Paper Converting was required to disclose all pending occurrences that could reasonably result in litigation that had taken place before coverage by Admiral and disclosed a number of occurrences, including Young's accident, to Admiral's policy department. Young had not yet made a claim.
On May 8, 2006, Young sued Paper Converting for her injuries. Paper Converting notified the claims department at Admiral. An agreement was reached settling the lawsuit for $3.5 million, signed only by Young and Paper Converting.
However, after the agreement was reached but before payment, Admiral discovered the incident occurred. Admiral paid the policy maximum $2 million, reserving its right to seek reimbursement from Paper Converting in a subsequent lawsuit. Chubb paid $1.3 million and joined Admiral's request for reimbursement. The parties agreed that payment would not constitute a waiver of the insurers' claim for reimbursement.
On March 26, 2009, the circuit court issued a “Decision and Order” that made findings of facts, conclusions of law, denied the insurers' summary judgment motions, and granted Paper Converting's summary judgment of dismissal. The court said that Paper Converting had disclosed the accident to the policy department and reasonably assumed the claims department knew the accident had occurred prior to the implementation of the insurance policy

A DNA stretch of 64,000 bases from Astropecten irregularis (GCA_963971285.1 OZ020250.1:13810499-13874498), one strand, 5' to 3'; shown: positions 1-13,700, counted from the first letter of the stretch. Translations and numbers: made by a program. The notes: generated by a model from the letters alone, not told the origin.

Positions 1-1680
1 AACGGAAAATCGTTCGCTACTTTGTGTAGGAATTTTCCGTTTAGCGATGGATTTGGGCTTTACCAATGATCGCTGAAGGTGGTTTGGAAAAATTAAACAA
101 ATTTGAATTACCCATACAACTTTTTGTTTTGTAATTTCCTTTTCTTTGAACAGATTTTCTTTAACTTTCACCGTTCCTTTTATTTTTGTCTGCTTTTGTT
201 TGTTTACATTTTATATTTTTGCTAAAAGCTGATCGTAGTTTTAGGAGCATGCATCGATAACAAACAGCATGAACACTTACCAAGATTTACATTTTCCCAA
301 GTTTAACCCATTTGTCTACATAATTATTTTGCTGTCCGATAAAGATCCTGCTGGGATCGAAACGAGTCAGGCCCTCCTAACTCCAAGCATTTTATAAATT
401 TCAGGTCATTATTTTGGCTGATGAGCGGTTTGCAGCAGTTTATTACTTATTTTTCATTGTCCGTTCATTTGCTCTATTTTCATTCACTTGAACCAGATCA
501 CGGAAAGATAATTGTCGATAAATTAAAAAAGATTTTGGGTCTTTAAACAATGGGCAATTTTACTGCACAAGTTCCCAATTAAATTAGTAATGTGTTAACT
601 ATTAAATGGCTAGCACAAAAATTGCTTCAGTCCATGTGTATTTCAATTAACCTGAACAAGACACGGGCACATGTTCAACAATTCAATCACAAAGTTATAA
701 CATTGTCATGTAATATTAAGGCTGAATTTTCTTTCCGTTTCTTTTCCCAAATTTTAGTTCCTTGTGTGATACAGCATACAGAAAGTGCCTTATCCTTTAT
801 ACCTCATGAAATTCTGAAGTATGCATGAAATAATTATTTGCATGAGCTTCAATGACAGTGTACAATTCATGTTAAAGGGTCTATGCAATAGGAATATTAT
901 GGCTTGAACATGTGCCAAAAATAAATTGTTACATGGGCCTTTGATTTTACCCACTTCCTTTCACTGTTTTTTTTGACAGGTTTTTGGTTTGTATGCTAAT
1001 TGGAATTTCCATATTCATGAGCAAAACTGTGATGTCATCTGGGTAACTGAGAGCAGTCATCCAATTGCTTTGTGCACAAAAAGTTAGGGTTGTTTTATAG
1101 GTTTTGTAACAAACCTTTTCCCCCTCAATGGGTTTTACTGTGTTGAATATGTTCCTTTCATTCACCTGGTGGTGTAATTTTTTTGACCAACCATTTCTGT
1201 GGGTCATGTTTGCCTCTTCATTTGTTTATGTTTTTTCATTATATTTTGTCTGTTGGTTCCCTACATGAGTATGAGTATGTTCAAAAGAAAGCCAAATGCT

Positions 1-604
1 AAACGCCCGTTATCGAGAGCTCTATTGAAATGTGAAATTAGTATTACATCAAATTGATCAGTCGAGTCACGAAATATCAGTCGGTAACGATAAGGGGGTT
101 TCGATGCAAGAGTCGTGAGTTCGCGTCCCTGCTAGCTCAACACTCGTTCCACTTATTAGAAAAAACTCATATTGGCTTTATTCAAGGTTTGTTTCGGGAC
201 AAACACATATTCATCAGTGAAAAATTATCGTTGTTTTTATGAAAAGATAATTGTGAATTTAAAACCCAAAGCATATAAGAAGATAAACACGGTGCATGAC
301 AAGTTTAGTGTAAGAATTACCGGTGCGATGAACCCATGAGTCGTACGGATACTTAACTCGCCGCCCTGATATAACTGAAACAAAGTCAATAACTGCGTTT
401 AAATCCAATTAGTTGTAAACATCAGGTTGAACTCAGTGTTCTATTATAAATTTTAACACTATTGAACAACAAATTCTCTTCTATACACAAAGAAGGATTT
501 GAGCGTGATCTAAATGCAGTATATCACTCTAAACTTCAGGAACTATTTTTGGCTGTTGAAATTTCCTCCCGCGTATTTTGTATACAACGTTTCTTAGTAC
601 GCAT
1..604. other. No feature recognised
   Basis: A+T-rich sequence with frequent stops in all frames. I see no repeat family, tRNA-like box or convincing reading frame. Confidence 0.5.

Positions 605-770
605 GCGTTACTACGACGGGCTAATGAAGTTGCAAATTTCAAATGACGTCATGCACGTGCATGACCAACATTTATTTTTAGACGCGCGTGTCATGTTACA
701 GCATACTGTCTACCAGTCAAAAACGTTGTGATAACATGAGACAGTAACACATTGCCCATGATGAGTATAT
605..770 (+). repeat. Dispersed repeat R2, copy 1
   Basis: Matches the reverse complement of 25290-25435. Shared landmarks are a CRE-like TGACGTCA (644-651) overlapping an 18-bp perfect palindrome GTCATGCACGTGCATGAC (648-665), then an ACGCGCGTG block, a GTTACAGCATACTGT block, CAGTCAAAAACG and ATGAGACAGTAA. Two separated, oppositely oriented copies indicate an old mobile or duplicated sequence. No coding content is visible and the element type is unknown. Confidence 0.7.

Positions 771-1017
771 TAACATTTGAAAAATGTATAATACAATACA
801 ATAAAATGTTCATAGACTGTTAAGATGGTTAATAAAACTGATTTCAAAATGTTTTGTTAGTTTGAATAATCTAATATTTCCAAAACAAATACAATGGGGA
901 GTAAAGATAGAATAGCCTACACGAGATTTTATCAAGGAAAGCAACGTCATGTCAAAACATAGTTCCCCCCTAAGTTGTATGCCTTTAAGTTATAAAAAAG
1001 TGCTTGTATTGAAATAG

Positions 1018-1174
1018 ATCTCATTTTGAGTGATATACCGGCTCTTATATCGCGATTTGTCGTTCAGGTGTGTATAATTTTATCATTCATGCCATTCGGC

The decision stated the case was dismissed. However, it is undisputed this decision and order did not comply with Wambolt/Tyler directive. See Wambolt v. West Bend Mutual Insurance Co., 2007 WI 35, 299 Wis. 2d 723, 728 N.W.2d 670; Tyler v. RiverBank, 2007 WI 33, par. 25, 299 Wis. 2d 751, 728 N.W.2d 686 (final orders entered after September 1, 2007, must include a statement that the order or judgment is final for purposes of appeal).